How the UN is helping

What are my workplace rights as a UN employee?
 

The United Nations is committed to workplace rights for all persons, regardless of their HIV status.

First and foremost, the UN system has adopted a comprehensive workplace policy on HIV that expressly prohibits discrimination against employees living with HIV. The UN system mandates that workplaces provide employees with orientations on HIV and make counselling available.

HIV infection or AIDS is not considered a basis for terminating your employment. If your fitness to work is impaired by HIV-related illness, reasonable alternative working arrangements should be made. The UN believes that staff members living with HIV should enjoy the same health and social protections as other UN employees suffering from serious illness.

Learn more from the UN Personnel Policy.

Will the UN continue to allow me to work if I test HIV-positive?

Yes. UN staff members cannot be fired, demoted, or denied a promotion or assignment solely on the basis of HIV infection. Most people living with HIV are fully capable of continuing to work-whether within or outside the UN system. In the UN system, fitness to perform the required duties is the sole medical requirement for employment.

No staff member who works in the UN system can be fired, demoted, or denied a promotion or assignment solely on the basis of being HIV-positive.

When you are placed in a new position in the UN or sent on mission, the UN Medical Services conduct a medical exam to determine your physical fitness for the assignment. Keep in mind that the UN Medical Services do not automatically test for HIV, either for medical clearance or for periodic medical check-ups. Depending on the nature of the assignment, its location, and the state of your own health, the UN Medical Services might decline to certify you as being fit for a particular job. In all such cases, qualified medical staff will make this determination only after an individualized assessment of your health situation; no blanket exclusion of people with HIV is allowed for jobs in the UN. It may be in your own interest to reveal your status to the medical services if you are being transferred to a duty station which may not have good medical services or a good supply of the medicines for treating HIV. If a medical clearance is withheld for a new assignment, the UN Medical Services will not disclose to your supervisor or your colleagues the nature of any health condition revealed or detected during a medical examination, or reveal why you are not being cleared for a specific duty station or assignment. Should you decide to disclose your HIV status to them, the UN Medical Services will closely guard the confidentiality of this information, as it does all personal medical information, including your HIV status.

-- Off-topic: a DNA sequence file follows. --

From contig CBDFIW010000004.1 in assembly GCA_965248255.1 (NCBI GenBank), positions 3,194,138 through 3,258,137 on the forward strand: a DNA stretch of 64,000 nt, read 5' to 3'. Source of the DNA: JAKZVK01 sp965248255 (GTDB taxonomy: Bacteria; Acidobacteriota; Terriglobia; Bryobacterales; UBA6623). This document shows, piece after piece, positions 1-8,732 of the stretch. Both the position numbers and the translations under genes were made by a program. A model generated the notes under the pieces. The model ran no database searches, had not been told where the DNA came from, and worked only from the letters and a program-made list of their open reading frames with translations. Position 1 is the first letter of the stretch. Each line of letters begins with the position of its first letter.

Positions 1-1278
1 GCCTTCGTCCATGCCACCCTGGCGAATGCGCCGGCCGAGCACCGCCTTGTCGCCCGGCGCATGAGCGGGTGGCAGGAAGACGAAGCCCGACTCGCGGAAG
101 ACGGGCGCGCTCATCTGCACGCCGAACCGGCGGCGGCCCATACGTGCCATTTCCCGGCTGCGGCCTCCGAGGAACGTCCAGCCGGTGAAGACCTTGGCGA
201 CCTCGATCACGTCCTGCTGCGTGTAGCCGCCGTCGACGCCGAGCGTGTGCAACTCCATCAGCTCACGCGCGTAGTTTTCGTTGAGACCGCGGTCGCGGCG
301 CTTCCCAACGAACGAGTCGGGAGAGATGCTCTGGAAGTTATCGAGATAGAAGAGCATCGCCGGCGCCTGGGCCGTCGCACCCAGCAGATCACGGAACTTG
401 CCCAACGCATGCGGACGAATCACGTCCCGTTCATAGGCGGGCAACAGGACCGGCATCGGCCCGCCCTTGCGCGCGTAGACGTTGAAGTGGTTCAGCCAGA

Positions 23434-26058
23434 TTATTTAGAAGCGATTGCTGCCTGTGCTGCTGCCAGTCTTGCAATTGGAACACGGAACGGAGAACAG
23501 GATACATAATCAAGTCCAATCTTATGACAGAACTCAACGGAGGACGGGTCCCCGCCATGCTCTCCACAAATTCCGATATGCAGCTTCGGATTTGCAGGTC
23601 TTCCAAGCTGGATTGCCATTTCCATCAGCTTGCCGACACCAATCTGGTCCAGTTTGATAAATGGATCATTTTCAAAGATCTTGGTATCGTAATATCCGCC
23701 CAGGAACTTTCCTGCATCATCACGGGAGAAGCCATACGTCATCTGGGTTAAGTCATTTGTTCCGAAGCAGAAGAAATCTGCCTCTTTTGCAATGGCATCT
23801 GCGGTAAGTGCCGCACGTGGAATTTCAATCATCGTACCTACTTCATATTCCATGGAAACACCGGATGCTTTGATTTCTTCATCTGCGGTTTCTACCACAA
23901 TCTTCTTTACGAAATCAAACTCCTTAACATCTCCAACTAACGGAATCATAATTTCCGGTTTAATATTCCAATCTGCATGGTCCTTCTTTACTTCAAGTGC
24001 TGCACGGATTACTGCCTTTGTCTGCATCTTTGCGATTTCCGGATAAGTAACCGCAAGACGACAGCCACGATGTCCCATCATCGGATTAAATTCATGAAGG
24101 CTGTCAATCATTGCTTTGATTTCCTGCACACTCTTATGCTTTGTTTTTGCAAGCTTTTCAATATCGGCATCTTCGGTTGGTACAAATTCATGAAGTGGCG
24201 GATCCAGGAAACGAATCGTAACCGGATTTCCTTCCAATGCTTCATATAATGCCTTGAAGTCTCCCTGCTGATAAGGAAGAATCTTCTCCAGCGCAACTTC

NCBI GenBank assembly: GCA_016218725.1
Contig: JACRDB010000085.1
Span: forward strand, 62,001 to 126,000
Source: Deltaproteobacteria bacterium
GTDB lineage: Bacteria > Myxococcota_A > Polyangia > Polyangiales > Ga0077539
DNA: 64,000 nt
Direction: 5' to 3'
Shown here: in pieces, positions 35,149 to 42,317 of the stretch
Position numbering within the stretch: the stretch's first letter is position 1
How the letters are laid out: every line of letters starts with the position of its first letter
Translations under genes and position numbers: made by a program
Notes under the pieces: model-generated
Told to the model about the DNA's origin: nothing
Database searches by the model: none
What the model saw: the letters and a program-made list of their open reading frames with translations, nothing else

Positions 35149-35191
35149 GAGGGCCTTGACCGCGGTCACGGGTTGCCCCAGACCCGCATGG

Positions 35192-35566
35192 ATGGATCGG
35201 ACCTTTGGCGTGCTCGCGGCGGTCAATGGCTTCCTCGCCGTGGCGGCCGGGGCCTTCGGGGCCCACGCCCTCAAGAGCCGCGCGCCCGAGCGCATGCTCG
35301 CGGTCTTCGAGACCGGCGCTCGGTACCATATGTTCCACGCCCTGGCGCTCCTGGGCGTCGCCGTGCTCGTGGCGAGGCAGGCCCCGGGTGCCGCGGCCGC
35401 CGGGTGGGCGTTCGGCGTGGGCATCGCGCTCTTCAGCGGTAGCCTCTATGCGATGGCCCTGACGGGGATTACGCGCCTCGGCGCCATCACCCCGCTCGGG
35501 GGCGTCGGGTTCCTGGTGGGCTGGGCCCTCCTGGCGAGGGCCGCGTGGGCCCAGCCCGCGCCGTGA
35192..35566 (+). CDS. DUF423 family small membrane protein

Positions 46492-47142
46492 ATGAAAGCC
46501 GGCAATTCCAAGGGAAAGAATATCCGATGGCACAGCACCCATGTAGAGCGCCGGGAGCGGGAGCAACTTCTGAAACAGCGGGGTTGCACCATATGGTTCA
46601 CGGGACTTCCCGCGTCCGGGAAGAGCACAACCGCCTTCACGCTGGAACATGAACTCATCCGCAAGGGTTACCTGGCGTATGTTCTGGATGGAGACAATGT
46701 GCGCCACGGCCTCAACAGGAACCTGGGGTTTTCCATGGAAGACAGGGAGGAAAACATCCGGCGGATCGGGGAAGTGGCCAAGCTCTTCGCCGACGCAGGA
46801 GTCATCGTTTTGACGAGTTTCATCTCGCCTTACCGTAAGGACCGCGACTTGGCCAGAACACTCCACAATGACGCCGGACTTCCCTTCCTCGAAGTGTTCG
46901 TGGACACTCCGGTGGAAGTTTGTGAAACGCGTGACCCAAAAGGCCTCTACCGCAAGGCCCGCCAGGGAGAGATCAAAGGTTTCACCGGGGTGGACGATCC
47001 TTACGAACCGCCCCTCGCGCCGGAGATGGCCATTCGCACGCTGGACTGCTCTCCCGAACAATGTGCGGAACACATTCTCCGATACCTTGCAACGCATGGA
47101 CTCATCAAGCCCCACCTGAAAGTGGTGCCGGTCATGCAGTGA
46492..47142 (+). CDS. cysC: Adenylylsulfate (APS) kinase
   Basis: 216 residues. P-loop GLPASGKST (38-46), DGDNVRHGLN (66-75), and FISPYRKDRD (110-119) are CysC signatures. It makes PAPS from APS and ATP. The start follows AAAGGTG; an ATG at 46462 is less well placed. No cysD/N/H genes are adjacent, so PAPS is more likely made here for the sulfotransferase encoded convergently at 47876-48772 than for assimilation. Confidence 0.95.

If, at any time, you have difficulties in performing your job as a result of HIV infection, the UN system will work with you to adjust your work situation so that you can continue to be employed by the UN system as long as your health situation allows you to actively contribute to the organization's mandate.